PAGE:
Students at Ann Arbor’s Daycroft Montessori School Are Sushi Chefs for a Day
Fifth- and sixth-graders at Daycroft Montessori School (www.daycroft.org) of Ann Arbor were thrilled to try their hand at the challenges of authentic sushi preparation one recent school day.
And they did this without leaving their Daycroft classroom.
The students cut avocados and crab meat. They peeled, seeded, and diced cucumbers. They layered these ingredients using bamboo mats – sometimes with the rice outside, sometimes inside. The result: their own California rolls.
Best of all, the children were able to sample their sushi creations. Delicious! Students with a taste for the hot and spicy tried their rolls with a touch of wasabi.
Along the way, the children explored the history of sushi, from its ancient origins in Southeast Asia to its contemporary popularity throughout the world.
The sushi-making learning and fun happened on the afternoon of Thursday, November 29, in the Grades 5-6 classroom at Daycroft’s Elementary Campus on Zeeb Road, just north of Jackson Road.
It was actually the school’s second-annual sushi-making session. Amy Morrell – who, along with Niki Buchanan, co-teaches the Grades 5-6 classroom at Daycroft – told how the event first came about, and how it has already grown:
“Sydney Taylor, who was in fifth grade last year, had mentioned to the class how they make sushi, as a family activity, in her home. She said that maybe her mom could come in and show us all how it’s done. It turned out to be such a big hit that the class asked if we could do it again this year.”
Sydney’s mother, Christine Gregory, is the assistant dean for student affairs at the University of Michigan’s Law School. She noted, “Cooking and eating together is a big part of our family culture. It’s one of the ways we express our love for each other. Sydney had the idea of sharing this with the class. Plus, sushi is one of her absolute favorite things to eat.”
This year, Gregory was joined in the sushi-making lesson by Sydney’s grandmother, Chong Suk Gregory, who is Korean. The two taught the students some Korean words and phrases, along with how to prepare sushi.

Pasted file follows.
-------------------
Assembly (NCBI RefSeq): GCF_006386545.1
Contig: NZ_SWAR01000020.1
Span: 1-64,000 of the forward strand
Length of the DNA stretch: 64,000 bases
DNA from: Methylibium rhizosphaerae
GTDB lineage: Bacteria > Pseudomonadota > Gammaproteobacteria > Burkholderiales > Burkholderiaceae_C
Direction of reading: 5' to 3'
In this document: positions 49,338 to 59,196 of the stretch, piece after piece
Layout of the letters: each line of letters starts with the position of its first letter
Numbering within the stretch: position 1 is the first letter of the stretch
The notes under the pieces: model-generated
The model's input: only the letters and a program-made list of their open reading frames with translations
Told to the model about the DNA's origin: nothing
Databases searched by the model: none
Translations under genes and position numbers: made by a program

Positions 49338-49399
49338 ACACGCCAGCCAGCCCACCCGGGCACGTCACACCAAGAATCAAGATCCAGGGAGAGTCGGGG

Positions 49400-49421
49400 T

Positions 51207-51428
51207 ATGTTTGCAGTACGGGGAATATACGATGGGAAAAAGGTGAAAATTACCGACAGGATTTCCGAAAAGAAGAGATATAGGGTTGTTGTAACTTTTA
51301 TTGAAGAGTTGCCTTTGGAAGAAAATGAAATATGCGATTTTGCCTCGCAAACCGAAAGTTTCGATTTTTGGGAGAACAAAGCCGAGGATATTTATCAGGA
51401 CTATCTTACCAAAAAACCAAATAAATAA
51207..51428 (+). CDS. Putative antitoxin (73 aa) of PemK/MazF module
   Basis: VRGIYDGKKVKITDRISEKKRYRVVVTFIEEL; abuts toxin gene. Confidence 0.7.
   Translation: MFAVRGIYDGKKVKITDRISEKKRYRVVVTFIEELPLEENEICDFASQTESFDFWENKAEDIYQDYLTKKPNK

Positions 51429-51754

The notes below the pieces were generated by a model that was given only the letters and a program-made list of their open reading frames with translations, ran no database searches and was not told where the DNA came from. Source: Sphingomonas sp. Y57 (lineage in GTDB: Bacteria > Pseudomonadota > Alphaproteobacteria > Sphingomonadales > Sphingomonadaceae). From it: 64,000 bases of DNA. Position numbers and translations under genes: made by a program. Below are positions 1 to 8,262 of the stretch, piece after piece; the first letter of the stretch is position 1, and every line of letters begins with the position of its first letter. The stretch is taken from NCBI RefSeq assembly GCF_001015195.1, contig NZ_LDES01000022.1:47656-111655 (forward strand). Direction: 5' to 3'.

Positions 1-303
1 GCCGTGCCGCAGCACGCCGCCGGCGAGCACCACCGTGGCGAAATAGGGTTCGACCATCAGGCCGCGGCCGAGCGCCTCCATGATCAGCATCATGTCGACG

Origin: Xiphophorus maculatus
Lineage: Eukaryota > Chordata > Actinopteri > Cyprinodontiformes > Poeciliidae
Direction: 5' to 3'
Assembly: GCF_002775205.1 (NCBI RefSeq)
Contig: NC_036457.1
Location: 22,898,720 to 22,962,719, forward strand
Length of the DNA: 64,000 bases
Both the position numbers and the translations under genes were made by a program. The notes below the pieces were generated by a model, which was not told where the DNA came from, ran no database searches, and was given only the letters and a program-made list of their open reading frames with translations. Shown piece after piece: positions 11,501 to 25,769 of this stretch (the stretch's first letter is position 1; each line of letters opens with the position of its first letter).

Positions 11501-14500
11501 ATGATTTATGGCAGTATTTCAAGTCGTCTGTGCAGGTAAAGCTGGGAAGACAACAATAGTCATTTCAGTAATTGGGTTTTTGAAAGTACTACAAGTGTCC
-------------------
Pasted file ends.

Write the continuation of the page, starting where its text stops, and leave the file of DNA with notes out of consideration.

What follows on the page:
The event exemplified, in several ways, Daycroft’s child-centered approach to education. “We give our students hands-on experiences whenever we can,” said Buchanan. “We also welcome parents to come in and share their special skills and knowledge. This way they become even more directly involved in their children’s learning.”
Morrell added, “Cultural studies are a major part of a Daycroft education. We explore the world’s traditions and help our students become global citizens.”
About Daycroft Montessori School
Daycroft Montessori School blends the distinctive student-centered teaching methods of Maria Montessori with traditional and progressive education. This helps Daycroft accomplish its mission: to provide a personalized learning environment that appreciates individual differences, nurtures the whole child, and enables students to develop at their own pace and achieve to their potential.
Daycroft is one of Washtenaw County’s leading private schools. It began as a preschool program in 1968. Daycroft has since grown to include a full-day kindergarten program, an elementary school program through 6th grade, before-school and after-school care, summer camp programs, and enrichment classes.
Daycroft has earned accreditation from the Independent Schools Association of the Central States (ISACS; www.isacs.org). It is a member of the Association of Independent Michigan Schools (AIMS; www.aims-mi.org), the American Montessori Society (AMS; www.amshq.org), and the North American Montessori Teachers’ Association (NAMTA; www.montessori-namta.org).
Daycroft Preprimary School (preschool and kindergarten) is at 100 Oakbrook Dr., Ann Arbor, MI 48104. Phone: (734) 930-0333.
Daycroft Elementary School (grades K through 6) and Daycroft’s administrative offices are at 1095 N. Zeeb Rd., Ann Arbor, MI 48103. Phone: (734) 662-3335.